FUTA says academics harassed

The Federation of University Teachers’ Associations (FUTA) says a group of academics who attended a conference overseas have been harassed after the military claimed that they had gone to attend an event in support of the LTTE.Recently the Chief of Defense Staff General Jagath Jayasuriya made a public statement claiming that some academics had attended a conference organised by the Transnational Government of Tamil Ealam. FUTA, as the representative union of academics of state universities in Sri Lanka, however says the academics had gone to attend the World Research Conference on Tamilological Studies 2013, an international conference at which Tamil scholars from around the world participate.“The President of the Conference is Emeritus Professor A. Sammugadas, University of Jaffna. Over one hundred papers have been selected for the conference on a range of subjects such as science and technology, religious and cultural memories, architecture and design, genealogy and kinship, race and ethnic relations, archaeology and historiography as well as many more areas,” FUTA said in a statement. FUTA is concerned as to the manner in which vague allegations have been made at these academics in question. The UGC Chairperson has called for reports from the relevant universities on this matter and has also stated that the respective Council should take necessary action against these academics. On their return, the academics concerned were questioned at the airport regarding the agenda of the conference by CID officials. Subsequently, the Secretary, Ministry of Higher Education, Dr Sunil Jayantha Navaratne as well as the UGC Chairperson Prof Kshanika Hiriburegama had said that investigations are underway about the participation of several Sri Lankan academics at this conference. read more

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Ecstasy could be used safely to treat alcohol addiction and work better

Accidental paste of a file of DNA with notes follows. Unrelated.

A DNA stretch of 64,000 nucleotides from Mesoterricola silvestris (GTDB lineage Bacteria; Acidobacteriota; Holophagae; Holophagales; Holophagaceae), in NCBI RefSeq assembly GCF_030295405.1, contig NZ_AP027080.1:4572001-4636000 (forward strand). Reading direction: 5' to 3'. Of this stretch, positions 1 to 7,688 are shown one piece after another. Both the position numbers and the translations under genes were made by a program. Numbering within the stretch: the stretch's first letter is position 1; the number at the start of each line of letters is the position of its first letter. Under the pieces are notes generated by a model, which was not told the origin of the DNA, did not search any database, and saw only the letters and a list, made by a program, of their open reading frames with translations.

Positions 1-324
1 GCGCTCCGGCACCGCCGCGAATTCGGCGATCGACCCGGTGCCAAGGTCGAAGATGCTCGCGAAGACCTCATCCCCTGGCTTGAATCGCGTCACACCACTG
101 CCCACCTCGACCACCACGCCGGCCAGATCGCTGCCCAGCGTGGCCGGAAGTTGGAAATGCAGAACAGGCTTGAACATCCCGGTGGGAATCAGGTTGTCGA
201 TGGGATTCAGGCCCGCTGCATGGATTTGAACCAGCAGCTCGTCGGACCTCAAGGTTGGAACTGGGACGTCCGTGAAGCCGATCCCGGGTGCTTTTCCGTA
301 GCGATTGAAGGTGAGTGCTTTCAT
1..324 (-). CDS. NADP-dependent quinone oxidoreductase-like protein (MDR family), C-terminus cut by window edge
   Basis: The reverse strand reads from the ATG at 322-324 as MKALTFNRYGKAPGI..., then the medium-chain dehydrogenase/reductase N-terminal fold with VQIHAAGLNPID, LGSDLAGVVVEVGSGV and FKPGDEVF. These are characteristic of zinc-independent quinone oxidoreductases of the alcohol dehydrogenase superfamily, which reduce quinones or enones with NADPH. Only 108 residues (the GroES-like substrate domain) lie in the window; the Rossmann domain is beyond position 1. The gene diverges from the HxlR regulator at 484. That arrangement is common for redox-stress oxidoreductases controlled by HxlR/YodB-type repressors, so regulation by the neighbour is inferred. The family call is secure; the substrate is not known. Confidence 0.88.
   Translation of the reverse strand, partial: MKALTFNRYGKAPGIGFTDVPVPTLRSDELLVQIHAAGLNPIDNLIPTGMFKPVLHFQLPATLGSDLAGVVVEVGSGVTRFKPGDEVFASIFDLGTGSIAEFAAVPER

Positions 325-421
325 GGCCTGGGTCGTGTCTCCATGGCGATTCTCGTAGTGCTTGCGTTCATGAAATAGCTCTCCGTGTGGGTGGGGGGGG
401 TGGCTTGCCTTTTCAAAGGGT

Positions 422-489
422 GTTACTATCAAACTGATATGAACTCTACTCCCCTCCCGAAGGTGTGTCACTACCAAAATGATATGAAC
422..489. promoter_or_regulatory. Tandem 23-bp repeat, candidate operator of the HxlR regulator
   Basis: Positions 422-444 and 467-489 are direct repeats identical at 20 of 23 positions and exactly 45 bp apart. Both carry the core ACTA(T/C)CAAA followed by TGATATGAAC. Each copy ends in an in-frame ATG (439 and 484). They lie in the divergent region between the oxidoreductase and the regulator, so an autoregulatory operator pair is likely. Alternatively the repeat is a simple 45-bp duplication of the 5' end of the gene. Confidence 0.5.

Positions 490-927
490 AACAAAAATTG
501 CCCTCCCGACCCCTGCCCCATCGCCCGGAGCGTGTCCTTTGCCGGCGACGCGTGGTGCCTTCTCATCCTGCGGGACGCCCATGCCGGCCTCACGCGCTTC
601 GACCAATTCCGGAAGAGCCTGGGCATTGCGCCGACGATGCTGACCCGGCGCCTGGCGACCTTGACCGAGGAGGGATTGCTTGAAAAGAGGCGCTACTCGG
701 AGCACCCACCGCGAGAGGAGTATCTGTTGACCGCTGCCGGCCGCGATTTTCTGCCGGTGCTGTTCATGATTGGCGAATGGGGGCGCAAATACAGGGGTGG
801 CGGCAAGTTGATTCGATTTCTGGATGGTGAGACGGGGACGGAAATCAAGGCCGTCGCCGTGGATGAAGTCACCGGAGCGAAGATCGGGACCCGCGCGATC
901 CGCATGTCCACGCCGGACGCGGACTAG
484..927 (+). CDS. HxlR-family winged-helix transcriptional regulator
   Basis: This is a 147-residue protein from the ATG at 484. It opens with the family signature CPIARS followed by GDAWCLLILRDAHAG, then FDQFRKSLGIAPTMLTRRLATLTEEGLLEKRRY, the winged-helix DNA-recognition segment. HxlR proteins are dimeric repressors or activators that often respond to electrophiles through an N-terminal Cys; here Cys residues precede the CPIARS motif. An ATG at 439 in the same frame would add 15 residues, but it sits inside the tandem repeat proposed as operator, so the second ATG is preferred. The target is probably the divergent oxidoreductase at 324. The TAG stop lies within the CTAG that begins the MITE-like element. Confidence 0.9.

The drug MDMA, better known as party drug Ecstasy, could be used successfullyto treat alcohol addiction, research suggests. Early findings from the trial – the first study to use the drug for such purposes – indicates that it could prove better than standard treatment. Psychiatrists are testing a programme which combines a few doses of MDMA in conjunction with psychotherapy, After nine months follow up, around half of those in the small study remained “completely dry” with just one suffering a full relapse. By comparison, eight in 10 of those given standard treatment to tackle alcohol addiction return to drinking within three years. The results also found the drug was safe to use as part of therapy, with no physical or psychological problems identified.Dr Ben Sessa, an addiction psychiatrist and senior research fellow at Imperial College London, who led the trial, said: “With the very best that medical science can work with, 80 per cent of people are drinking within three years post alcohol detox.”Eleven people have so far completed the safety and tolerability study, which involves nine months of follow-ups.“We’ve got one person who has completely relapsed, back to previous drinking levels, we have five people who are completely dry and we have four or five who have had one or two drinks but wouldn’t reach the diagnosis of alcohol use disorder,” he told The Guardian. A government spokesperson said: “We have a clear licensing regime, supported by legislation, which allows legitimate research to take place in a secure environment while ensuring that harmful drugs are not misused and do not get into the hands of criminals.” Addiction is often linked to previous trauma, often from childhood.Researchers said MDMA “selectively impairs the fear response,” allowing  recall of painful memories without being overwhelmed.The first stage of the new study was only designed to show the therapy is safe. Further trials will compare results with a randomised control group who receive a placebo instead of MDMA. Under the programme, participants are given an eight-week course of psychotherapy, including two doses of MDMA. After taking the drug they spend eight hours lying down, discussing the thoughts that come to mind with psychiatrists and psychologists. Dr Sessa said: “We let them lead the sessions as to where they want to go. What comes up comes up, so it’s not very guided by the clinicians,” Close monitoring in subsequent days found no evidence of drug withdrawal or comedown symptoms from the drug.”There is no black Monday, blue Tuesday, or whatever ravers call it. In my opinion, that is an artefact of raving. It’s not about MDMA,” said Dr Sessa. MDMA was used as a legal prescription drug to enhance the effectiveness of psychotherapy in the US from the 1970s to 1985 and in Switzerland up until 1993.In recent years it has shown promise as a treatment for Post Traumatic Stress Disorder (PTSD). One study published earlier this year found more than 60 per cent of participants no longer suffered from PTSD, two months after treatment, with results sustained a year later.  Want the best of The Telegraph direct to your email and WhatsApp? Sign up to our free twice-daily  Front Page newsletter and new  audio briefings. read more

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